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  • Optical tweezers, a Noble-Prize-winning invention by Arthur Ashkin, are widely used for remote manipulation and study of biological cells and molecules. We have further advanced this technology by developing a series of optical manipulation techniques that overcome existing limitations, providing expanded working modes, versatility in working environments, and the ability to target a diverse range of materials, all with reduced optical power requirements, minimal sample damage, and ease of use. These techniques push the frontiers of knowledge in biology and nanoscience, while facilitating the development of micro/nanoscale robots, lab-on-a-chip devices, and nano-architected materials for diverse applications in health, information technology, energy, and environmental sustainability

  • We combine optical manipulation - manipulating materials with light and vice versa - and machine learning in optical spectroscopy and microscopy to unveil biological structures and functions with unprecedented sensitivity, resolution and speed. A four-dimensional adhesion frequency assay enables comprehensive profiling of cell-cell interactions. Leveraging optical rotation and machine learning, standard optical microscopy achieves volumetric imaging and accurate classification of organisms. Surface-enhanced chiroptical spectroscopy allows label-free ultrasensitive enantiodiscrimination of chiral molecules. These advances push the boundaries of optical measurement in biology, while offering new opportunities for space life detection, pharmaceutical quality control and disease diagnosis.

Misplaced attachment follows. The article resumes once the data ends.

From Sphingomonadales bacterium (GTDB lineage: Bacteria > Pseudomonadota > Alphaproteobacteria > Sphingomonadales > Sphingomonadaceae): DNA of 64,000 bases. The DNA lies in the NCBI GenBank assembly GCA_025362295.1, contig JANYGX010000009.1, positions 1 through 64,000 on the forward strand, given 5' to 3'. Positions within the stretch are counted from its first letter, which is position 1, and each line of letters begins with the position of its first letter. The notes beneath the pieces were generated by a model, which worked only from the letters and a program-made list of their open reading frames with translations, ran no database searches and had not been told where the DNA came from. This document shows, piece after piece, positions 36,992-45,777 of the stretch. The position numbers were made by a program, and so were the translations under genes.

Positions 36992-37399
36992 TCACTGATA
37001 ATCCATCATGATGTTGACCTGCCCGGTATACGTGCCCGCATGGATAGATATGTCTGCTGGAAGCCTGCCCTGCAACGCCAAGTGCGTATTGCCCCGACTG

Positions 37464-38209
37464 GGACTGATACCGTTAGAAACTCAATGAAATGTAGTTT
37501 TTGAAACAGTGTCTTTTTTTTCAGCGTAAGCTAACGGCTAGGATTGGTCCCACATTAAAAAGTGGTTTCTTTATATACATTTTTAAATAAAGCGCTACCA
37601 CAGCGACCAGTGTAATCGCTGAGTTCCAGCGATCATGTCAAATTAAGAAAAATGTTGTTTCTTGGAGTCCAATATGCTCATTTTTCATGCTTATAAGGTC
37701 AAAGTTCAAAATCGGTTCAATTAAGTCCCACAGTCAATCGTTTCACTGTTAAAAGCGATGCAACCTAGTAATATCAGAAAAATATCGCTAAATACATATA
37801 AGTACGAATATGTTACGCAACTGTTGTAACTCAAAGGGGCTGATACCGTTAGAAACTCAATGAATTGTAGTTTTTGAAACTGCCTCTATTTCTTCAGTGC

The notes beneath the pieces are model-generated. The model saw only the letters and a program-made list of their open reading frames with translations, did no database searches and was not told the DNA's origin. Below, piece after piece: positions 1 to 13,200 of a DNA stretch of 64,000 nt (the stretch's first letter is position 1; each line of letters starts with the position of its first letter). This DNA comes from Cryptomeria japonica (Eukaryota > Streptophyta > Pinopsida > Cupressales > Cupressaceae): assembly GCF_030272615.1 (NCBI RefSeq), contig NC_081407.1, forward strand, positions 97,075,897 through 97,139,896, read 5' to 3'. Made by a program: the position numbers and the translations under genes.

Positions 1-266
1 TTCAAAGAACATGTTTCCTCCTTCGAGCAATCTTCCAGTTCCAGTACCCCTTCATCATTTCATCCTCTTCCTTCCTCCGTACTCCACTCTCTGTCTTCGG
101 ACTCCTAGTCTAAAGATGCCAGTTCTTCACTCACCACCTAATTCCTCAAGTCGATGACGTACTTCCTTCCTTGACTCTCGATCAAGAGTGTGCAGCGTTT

• When discrete nanostructures are arranged into nano-architected materials such as metamaterials, a plethora of new optical phenomena emerge, which allow for the manipulation and utilization of light in unprecedented ways. We focus on the creation of these nano-architected materials to improve optical sensing, photochemical reactions, solar energy conversion, passive radiative cooling, optical computing, and quantum communication. We draw inspiration from nature and employ machine learning techniques to design nano-architected materials that are precisely customized for specific applications. Advanced optical techniques are developed to manufacture the nano-architectures on demand and to measure their properties at both the single-nanostructure and ensemble levels.


We innovate optical manipulation and measurement for the biological and nanoscale world. Specifically, we aim to 

  • push the boundaries of knowledge in light-matter interactions and opto-thermo-fluidic multiphysics, which are critical to advancing optical manipulation and measurement,
  • pioneer groundbreaking optical manipulation and measurement technologies that not only transform the fields of biology and nanoscience but also facilitate the creation of novel materials and devices with widespread applications ranging from healthcare to sustainability, and
  • make further breakthrough discoveries and innovations by utilizing machine-learning-enhanced design and data analysis in optical manipulation and measurement.

 Group Leader:

 Yuebing Zheng, Associate Professor                                         Temple Foundation Endowed Fellowship 
 Walker Department of Mechanical Engineering
 Materials Science and Engineering Program
 The University of Texas at Austin
 Austin, TX 78712, United States
 Phone: 1 (512) 471-0228

 We are also affiliated with Department of Electrical and   Computer Engineering, Department of Biomedical Engineering,   Center for Electrochemistry, and Center for Planetary   Systems Habitability.

Recent Publications

Featured Publications

Book: Nanophotonics and Machine Learning [Springer (2023)]

Optical Nanomotors on Solid Substrates [ACS Nano (2022)]

Opto-Refrigerative Tweezers [Science Advances (2021)]

Opto-Thermoelectric Nanotweezers [Nature Photonics (2018)]

Bubble-Pen Lithography [Nano Letters (2016)]